5 Things You Need To Know About 'The Star-Spangled Banner'

Happy 200th, 'Star Spangled Banner'! How much do you know about the national anthem?

As the dawn's early light rose over Baltimore 200 years ago, an unknown amateur poet was so moved by America's stand against relentless British bombing, he began to compose a poem.

It took more than 100 years for that poem to officially become the United State's national anthem. Today, Francis Scott Keys' "The Star-Spangled Banner" celebrates its 200th anniversary.

How much do you know about the ode to the land of the free and the home of the brave? Check out these five things you must know about our national anthem:

#1: Francis Scott Key Had a Different Title For The Tune

When Key wrote "The Star-Spangled Banner" in 1814—aboard a British war ship as the Brits unsuccessfully attacked Ft. McHenry—newspapers published it as "Defence of Fort M'Henry." It wasn't until November that a music store changed the name to "The Star-Spangled Banner," which stuck.

#2: It's Longer Than You Think

At ball games, we wrap up singing after just one verse. But Key penned four of them. The others go into more detail of the battle that inspired "The Star-Spangled Banner." Let's face it, we're kind of missing out when we don't sing of "Where the foe’s haughty host in dread silence reposes" or "Their blood has wash’d out their foul footstep’s pollution." (Key really didn't like the British, apparently.)

Every verse ends with "O’er the land of the free and the home of the brave!" Check out the full lyrics to "The Star-Spangled Banner."

#3: The Star-Spangled Banner Didn't Make It Through The Perilous Fight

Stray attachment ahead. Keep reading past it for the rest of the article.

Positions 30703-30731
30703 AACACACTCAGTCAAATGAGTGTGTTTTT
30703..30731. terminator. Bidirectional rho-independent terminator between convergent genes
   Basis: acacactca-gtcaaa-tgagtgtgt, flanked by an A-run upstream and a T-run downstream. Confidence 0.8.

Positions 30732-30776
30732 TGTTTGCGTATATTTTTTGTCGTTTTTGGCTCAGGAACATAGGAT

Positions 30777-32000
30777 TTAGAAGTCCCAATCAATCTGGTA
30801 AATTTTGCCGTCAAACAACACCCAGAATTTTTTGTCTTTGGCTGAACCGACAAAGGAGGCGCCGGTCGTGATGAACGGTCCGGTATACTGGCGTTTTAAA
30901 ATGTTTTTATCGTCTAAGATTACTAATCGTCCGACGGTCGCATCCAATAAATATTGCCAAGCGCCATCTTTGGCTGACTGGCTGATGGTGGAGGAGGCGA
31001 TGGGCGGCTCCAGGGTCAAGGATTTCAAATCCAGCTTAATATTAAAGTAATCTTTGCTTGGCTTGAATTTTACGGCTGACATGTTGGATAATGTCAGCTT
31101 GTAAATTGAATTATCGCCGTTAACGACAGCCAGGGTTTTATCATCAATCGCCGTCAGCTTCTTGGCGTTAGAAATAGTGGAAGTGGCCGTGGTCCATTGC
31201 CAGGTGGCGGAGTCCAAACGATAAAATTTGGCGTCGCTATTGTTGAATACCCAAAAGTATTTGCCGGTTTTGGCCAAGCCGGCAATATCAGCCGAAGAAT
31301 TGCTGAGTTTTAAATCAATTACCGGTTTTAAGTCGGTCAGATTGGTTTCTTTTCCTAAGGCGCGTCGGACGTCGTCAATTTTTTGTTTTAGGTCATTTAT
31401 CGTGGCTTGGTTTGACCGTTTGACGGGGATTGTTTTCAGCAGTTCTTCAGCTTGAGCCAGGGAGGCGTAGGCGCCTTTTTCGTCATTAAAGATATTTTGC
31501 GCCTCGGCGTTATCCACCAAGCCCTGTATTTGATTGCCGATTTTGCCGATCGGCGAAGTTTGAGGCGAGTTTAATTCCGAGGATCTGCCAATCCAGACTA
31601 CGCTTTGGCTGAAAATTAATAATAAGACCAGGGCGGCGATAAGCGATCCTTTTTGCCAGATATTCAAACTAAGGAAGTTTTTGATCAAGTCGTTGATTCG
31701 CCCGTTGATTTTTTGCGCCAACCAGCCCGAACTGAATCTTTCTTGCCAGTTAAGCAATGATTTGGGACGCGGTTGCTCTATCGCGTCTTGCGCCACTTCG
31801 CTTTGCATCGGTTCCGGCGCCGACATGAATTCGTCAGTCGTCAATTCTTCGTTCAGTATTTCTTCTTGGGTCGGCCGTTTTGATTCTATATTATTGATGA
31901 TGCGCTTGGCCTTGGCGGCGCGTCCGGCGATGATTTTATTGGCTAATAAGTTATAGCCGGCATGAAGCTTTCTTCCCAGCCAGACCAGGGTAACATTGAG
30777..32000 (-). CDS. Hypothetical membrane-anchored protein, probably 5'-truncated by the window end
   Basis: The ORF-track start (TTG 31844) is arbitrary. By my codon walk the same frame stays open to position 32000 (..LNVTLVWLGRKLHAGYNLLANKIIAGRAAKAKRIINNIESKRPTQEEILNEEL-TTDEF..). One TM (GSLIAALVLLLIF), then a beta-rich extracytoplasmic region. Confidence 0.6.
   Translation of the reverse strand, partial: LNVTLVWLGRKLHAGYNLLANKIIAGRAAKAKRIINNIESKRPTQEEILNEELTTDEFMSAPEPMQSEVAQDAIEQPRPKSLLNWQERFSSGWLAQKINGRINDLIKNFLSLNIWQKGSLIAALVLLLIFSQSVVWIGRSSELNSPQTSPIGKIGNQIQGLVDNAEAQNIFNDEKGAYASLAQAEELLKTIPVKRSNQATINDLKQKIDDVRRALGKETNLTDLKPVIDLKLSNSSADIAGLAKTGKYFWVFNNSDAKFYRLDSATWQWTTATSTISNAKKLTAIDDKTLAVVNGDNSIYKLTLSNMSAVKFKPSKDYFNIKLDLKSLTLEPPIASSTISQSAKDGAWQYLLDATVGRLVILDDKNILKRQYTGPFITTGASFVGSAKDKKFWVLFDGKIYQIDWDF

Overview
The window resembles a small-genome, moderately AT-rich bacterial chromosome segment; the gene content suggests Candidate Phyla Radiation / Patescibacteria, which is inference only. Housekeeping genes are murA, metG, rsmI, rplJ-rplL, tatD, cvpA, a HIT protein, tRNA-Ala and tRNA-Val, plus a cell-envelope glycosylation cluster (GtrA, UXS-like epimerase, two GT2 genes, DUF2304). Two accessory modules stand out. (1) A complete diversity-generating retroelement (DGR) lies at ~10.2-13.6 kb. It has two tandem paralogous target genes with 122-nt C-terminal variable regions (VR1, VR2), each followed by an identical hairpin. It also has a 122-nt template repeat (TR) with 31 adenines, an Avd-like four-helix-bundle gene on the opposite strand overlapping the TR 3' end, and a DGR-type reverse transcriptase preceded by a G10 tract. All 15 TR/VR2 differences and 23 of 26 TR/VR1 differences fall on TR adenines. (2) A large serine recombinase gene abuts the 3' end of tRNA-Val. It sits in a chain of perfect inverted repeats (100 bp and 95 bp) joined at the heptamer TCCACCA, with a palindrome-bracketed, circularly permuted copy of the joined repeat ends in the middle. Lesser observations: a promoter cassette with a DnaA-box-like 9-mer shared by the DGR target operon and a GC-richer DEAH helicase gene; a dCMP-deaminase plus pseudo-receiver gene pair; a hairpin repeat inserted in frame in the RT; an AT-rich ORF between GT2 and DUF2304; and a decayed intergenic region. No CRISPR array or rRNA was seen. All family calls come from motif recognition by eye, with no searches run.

After a night-long British bombardment, seeing the American flag at Ft. McHenry bowled Key over. But the flag we celebrated as the Star-Spangled Banner was never in that now-famous battle. 

Maj. George Armistead had commissioned two flags from local woman Mary Pickersgill when he commanded Ft. McHenry. The smaller "storm flag" actually flew the night of the battle because of the foul weather. It's lost to history. The large garrison flag—the one the Smithsonian painstakingly preserves in Washington, D.C.—didn't fly until the next morning.

But, to be fair, that's the flag Key saw rise over Ft. McHenry, signaling that American troops hadn't given up Baltimore.

#4: Tune Sticks It To British Drinkers

"The Star-Spangled Banner" isn't just a proverbial middle finger to the British in words only. When Key's poem became a song, the melody came from a British pub song. "To Anacreon in Heaven." There's evidence Key had that song in mind, as the lyrics fit perfectly with the song's melody.

#5: The National Anthem's Long Road

Although Sept. 14 is "The Star-Spangled Banner"'s 200th anniversary, Key never saw his creation become the national anthem. The War of 1812 inspired plenty of patriotic songs vying for official status. Can you imagine if "Yankee Doodle Dandy" won out? 

"The Star-Spangled Banner" remained a rousing patriotic song, sung by Union troops in the Civil War. In 1916, President Woodrow Wilson declared it the national anthem, but only for military ceremonies.

In 1931, after Congress failed 40 times before (some things never change), "The Star-Spangled Banner" finally became the official national anthem.

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